The cancer gamble: 'I knew I needed a new approach to my treatment'

Story highlights

  • Deborah Cummis Sandlaufer was diagnosed with stage 3c ovarian cancer in 2012
  • Despite numerous round of chemotherapy her cancer did not subside
  • After watching CNN's Vital Signs, Sandlaufer enrolled in a clinical trial at Yale University

Deborah Cummis Sandlaufer is a former NJ Deputy Attorney General. She practiced law for more than 20 years until her diagnosis with ovarian cancer in 2012 when she retired to focus on her health. The opinions expressed are solely hers.

(CNN)One night in early October 2014 I woke up at 2 a.m. and began watching Vital Signs on CNN International. The show was about the future of cancer treatment through immunotherapy -- a topic close to my heart.

In 2012, I was diagnosed with stage 3c ovarian cancer, at age 52.
As I watched Dr. Sanjay Gupta interview doctors, researchers and two patients at Yale New Haven Medical Center/Smilow Cancer Center, I decided, then and there, that I wanted to be in a research trial.
    Some days in our lives are memorable. We all prefer the good days, marriages, births, and graduations. June 8, 2012 was not one of those days for me. That was the day I was diagnosed. I went immediately from being a lawyer, mother, and wife -- taking care of everyone -- to being a professional patient.
    Before diagnosis, I did not know approximately 21,000 women are diagnosed with ovarian cancer annually in the United States, and 14,500 women die from this disease. That's 40 per day and 1200 per month.
    I am positive for the BRCA genetic mutation, inherited via my father who carried the mutation in his genes. Women like me, with this mutation, have a 50% chance of getting ovarian cancer in their lifetime.
    While women with breast cancer have a 90% five-year survival rate, women with ovarian cancer have a 45% five-year survival rate. As there is no test to find it at an early stage when it is most treatable, it's most often found in the late stage (stage 3 or 4) when it is difficult to treat and life expectancy is at its lowest -- 2.5 years on average, But I am now exceeding that average.
    I had seen my gynecologist eight weeks before diagnosis and had a pap smear (which does not test for ovarian cancer) and a pelvic exam, which were clear. Over the next few weeks I began to experience bloating, decreased appetite, back pain, and frequent urination. I had all the classic symptoms but was not seeing what they were -- signs of ovarian cancer. I hadn't paid attention because I was busy running my practice and my home. Busy with life.
    Suddenly, June 6, I could not urinate properly. My GP examined me and scheduled a CT scan the following day.
    Then on June 8 came the tornado named cancer.
    Surgery was June 11. After nine days, collapsed veins from IVs, and losing over 20 pounds of ascities -- a fluid produced by the cancer -- I was released from the hospital and allowed a few weeks to heal. The pathology report showed I had low-grade epithelial cancer which is notoriously difficult to treat. I have a less than 35% chance of living through the next five years.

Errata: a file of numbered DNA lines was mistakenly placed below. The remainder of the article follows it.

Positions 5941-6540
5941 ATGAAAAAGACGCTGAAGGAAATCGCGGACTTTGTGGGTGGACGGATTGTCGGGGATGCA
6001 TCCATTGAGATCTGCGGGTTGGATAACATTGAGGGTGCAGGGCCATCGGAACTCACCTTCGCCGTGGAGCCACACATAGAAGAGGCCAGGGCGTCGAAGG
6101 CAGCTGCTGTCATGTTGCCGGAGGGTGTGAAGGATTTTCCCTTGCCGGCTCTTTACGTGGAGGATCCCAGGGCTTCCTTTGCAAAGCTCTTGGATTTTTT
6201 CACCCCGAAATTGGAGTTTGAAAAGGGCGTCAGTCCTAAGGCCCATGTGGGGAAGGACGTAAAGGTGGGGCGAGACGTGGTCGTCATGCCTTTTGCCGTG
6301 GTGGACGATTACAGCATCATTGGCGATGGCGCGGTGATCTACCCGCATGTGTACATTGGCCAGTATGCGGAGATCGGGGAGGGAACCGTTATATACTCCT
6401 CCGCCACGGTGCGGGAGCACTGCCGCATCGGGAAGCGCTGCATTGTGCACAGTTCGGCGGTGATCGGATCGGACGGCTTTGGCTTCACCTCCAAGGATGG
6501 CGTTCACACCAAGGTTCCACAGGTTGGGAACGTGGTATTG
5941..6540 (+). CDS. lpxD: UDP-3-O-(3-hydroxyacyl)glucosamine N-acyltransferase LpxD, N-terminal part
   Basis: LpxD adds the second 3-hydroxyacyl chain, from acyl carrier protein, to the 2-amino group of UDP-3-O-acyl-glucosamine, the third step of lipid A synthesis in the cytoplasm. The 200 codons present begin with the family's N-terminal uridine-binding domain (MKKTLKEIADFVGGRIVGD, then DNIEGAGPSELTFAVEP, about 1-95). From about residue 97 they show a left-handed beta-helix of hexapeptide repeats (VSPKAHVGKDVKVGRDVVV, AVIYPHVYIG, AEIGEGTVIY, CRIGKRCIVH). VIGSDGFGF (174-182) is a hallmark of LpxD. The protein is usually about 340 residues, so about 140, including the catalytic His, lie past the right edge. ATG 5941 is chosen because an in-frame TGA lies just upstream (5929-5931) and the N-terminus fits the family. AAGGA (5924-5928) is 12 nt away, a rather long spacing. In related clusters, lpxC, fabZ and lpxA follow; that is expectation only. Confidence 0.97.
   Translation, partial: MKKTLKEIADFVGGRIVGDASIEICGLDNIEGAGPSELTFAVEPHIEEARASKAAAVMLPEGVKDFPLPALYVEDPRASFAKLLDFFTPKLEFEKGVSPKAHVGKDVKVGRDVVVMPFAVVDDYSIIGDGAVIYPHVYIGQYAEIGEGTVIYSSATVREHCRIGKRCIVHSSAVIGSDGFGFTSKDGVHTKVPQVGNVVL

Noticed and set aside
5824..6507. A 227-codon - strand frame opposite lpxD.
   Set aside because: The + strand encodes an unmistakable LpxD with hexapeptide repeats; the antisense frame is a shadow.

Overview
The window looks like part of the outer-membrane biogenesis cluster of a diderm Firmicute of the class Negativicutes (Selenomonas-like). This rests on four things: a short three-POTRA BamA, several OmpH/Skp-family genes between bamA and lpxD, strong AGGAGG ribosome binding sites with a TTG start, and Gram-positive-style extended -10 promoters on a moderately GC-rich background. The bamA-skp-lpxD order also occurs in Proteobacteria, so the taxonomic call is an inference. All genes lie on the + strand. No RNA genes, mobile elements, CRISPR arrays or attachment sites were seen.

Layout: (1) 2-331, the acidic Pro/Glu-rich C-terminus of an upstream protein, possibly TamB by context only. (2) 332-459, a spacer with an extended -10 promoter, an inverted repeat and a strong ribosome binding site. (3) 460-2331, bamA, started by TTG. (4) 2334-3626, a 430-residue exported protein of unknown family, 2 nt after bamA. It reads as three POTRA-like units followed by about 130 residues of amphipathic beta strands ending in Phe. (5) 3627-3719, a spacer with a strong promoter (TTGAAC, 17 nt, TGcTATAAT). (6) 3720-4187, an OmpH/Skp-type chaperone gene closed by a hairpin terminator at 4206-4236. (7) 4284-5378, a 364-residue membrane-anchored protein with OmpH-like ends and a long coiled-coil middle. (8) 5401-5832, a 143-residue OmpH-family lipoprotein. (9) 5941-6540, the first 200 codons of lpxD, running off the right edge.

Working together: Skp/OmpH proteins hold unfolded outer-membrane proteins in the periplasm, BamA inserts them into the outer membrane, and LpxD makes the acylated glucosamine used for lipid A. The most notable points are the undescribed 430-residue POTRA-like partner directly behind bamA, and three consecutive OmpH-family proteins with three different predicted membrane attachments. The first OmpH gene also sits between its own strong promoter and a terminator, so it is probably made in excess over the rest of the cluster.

Unfortunately, there has been no breakthrough drug for ovarian cancer treatment in more than 20 years.
    My treatment began with chemotherapy -- three weeks on, one week off. The drugs Carboplatin and Taxol were infused into my body. I spent the weeks off trying to clear my "chemo brain" and raise my blood levels. I went through six of these cycles spanning July to December 2012. The treatment appeared to be effective, but by May 2013, I was back on chemo, (this time with Doxil and Avastin).
    After 16 cycles, in August 2014, this too had stopped working. I was faced with the difficult decision of whether to try treatment that would further deplete me, or enter a clinical trial.
    I knew I needed a new approach to my treatment and then the night came when I saw the show. The next day I called Yale and learned a new ovarian cancer trial was about to start for which I might be eligible. They were seeking five patients and my timing appeared to be perfect.
    Within four weeks I had cleared all the testing and began the trial. My form of cancer made me eligible as it releases certain proteins which attract the experimental drug, enabling it to attack in a targeted manner. I describe this as tactical airstrike treatment as opposed to most treatments, which carpet bomb and kill healthy cells in our bodies as well as cancer cells.
    My treatments are weekly via IV for one hour. Since it is a trial, I also regularly undergo comprehensive diagnostic tests and the chemo nurses check my vital signs to ensure that this drug is helping, rather than harming, me.
    After six treatments, the cancer is stable and has not grown. Thus, I am allowed to continue treatment for another six weeks and undergo another evaluation.
    I know I am one of the fortunate women with a lot of support. My husband has been with me every step, every day, and participates in my care, and the fabulous doctors and nurses have cared for me from the beginning to now.
    As I say regularly, I am not in the mood to die yet. So, one day at a time I will keep trying until we find something that will work, even temporarily. Perhaps this trial will keep me alive long enough for science to catch up and help find a cure for this, and other cancers.